Do we really need new street names?

The renaming of a popular Cape Town road after Apartheid's last president, FW de Klerk, opens the debate about memorials in postapartheid South Africa.

Hillary Clinton and South Africa's last apartheid president, FW de Klerk in 2012 (Wiki Commons).

It is interesting to note how much of the debate about the renaming of Table Bay Boulevard on the edge of downtown Cape Town after apartheid’s last president, F.W. de Klerk, has invoked ideas of memory and amnesia. How can we remember particular role players in relation to South Africa’s transition to democracy? It’s an important question. Memory can be associated with ideas of inscription and re-inscription, since it implies that the act of recollection is also one of forgetting. And that makes it profoundly political. Indeed, from this perspective, we can see that the controversy surrounding the renaming of Table Bay Boulevard reflects a strange series of turns in contemporary South African political memory.

For example, if you will recall, a few years ago the eThiwkini municipality (how Durban in Kwazulu-Natal is officially known now) initiated a process of renaming a number of roads. One of the more controversial proposed names was that of Andrew Zondo, a young man who in the 1980’s planted a bomb in a shopping centre out of frustration at the brutality of the apartheid state. Four innocent people were killed and many were badly injured. Zondo was tried and eventually executed for his crime.

At the time, the Democratic Alliance (which governs in Cape Town) fought tooth and nail against the name changes in Durban. In court battles, and public statements, they marshalled many of the arguments—about cost, about the ANC bulldozing the proposal through and the moral standing of Andrew Zondo—critics (here, here and here) have raised against the renaming of Table Bay Boulevard. The Zondo case therefore marked a signal moment in contemporary South Africa’s contestation of public memory precisely because it highlighted the heated, complex political dynamics at play in the negotiation of forms of public honour.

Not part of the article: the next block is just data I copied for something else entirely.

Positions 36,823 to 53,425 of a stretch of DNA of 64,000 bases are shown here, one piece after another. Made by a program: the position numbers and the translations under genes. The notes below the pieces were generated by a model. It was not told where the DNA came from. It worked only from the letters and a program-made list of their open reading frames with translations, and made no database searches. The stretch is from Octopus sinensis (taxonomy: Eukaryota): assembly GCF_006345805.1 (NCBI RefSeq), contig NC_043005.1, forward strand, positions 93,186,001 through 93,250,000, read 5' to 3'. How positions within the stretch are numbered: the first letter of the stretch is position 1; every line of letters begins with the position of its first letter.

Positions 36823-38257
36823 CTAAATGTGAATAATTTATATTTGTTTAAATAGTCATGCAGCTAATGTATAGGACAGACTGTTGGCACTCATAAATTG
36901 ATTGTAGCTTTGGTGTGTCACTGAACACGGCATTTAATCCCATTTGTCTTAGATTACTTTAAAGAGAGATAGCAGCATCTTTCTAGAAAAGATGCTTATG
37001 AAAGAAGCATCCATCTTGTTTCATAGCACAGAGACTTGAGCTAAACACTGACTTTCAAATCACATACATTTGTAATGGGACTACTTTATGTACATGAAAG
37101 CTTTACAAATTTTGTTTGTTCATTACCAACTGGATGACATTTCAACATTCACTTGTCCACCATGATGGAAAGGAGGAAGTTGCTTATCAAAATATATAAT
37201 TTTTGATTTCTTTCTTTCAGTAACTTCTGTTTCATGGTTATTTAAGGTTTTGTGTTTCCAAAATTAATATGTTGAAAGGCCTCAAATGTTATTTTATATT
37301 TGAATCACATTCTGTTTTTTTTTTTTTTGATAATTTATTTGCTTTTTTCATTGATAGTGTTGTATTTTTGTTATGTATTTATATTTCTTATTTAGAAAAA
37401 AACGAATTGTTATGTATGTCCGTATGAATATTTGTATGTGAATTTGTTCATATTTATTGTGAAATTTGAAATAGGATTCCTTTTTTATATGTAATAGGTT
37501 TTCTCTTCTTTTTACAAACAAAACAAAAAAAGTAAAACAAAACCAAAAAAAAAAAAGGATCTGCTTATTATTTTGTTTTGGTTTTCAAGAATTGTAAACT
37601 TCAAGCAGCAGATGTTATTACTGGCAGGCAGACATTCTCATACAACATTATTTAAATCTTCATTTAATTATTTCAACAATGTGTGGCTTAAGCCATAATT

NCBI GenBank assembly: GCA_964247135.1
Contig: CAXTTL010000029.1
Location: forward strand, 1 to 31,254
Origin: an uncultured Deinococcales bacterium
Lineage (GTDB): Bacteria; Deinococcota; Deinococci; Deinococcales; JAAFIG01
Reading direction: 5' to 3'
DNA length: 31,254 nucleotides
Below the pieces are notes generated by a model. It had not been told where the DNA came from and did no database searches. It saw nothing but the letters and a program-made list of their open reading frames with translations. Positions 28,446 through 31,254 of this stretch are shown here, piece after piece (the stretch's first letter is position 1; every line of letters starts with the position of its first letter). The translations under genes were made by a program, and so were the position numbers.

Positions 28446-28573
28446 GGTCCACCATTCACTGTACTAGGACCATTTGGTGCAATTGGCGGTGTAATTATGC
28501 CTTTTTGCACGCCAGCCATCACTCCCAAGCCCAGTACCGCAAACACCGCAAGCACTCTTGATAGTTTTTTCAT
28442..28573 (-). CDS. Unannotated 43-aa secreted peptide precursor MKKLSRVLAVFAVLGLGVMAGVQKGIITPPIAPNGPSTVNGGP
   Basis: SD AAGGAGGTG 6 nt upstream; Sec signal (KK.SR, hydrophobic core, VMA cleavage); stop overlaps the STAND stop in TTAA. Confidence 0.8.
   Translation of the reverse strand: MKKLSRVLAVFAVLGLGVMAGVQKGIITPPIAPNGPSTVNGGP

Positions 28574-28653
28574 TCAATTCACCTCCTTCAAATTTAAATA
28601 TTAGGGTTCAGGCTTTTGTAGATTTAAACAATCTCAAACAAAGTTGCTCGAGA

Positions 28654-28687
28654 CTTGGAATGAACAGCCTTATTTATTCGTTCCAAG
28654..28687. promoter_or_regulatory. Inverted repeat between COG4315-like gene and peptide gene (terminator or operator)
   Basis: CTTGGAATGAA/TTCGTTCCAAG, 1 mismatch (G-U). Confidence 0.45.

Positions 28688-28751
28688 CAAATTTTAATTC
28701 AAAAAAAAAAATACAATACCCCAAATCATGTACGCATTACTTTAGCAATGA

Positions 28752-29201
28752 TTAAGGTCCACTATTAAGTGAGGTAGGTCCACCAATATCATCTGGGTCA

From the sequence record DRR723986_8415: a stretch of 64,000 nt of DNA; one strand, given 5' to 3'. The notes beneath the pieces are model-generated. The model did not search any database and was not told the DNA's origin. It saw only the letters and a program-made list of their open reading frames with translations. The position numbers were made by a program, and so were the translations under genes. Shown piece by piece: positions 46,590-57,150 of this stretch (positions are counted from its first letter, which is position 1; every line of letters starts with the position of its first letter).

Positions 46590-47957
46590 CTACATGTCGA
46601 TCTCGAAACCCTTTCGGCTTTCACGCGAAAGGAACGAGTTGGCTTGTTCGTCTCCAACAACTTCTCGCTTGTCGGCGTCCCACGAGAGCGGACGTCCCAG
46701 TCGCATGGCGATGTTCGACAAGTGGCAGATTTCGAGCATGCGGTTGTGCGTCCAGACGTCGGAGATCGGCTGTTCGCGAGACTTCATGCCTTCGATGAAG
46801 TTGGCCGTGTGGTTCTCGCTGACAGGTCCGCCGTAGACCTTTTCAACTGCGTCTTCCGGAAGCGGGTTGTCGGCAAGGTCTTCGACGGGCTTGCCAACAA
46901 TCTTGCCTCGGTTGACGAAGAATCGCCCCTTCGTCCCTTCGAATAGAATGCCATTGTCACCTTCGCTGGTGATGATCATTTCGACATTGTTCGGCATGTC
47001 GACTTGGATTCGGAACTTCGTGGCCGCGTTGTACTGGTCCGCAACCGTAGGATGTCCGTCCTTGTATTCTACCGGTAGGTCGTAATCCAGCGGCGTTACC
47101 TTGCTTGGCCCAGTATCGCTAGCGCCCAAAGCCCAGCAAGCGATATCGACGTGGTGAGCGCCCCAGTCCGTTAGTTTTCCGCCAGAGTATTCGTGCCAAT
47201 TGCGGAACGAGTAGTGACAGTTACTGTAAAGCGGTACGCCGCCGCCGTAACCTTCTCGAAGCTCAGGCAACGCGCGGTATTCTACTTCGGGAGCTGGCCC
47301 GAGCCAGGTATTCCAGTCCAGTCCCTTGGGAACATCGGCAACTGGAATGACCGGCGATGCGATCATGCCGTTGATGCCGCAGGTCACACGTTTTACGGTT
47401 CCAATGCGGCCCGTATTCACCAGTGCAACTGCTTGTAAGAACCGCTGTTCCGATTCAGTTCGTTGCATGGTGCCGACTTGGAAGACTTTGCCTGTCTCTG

Strangely, it seems prescient that it is a main arterial road in Cape Town that has been renamed, quite swiftly, and under dubious circumstances if opposition parties are to be believed, since it affirms strongly held views about the ruling DA being inconsiderate of the province’s black and coloured majority. Many were moved to ask, ‘how the can we honour the last apartheid president, a man who very recently declared on CNN, “I haven’t apologised for the original concept” of apartheid?’

But if you will recall, in 1994, while the ANC cleaned up in the national elections, the National Party claimed a majority in the Western Cape. This was a bitter pill to swallow. As Sean Jacobs (in a 2001 article) shows, the reasons for this are complex. The Western Cape was an important hotbed of anti-apartheid political activism. Many post-apartheid political figures, like Trevor Manuel, Cheryl Carrolus and Alan Boesak cut their political teeth in the city’s coloured townships and its African townships produced leaders like Oscar Mpetha while Chris Hani spent some of his formative years here. Indeed, like Andrew Zondo, Robbie Waterwich, Colleen Williams and Ashley Kriel feature among the many black South Africans who also took up arms against the apartheid government.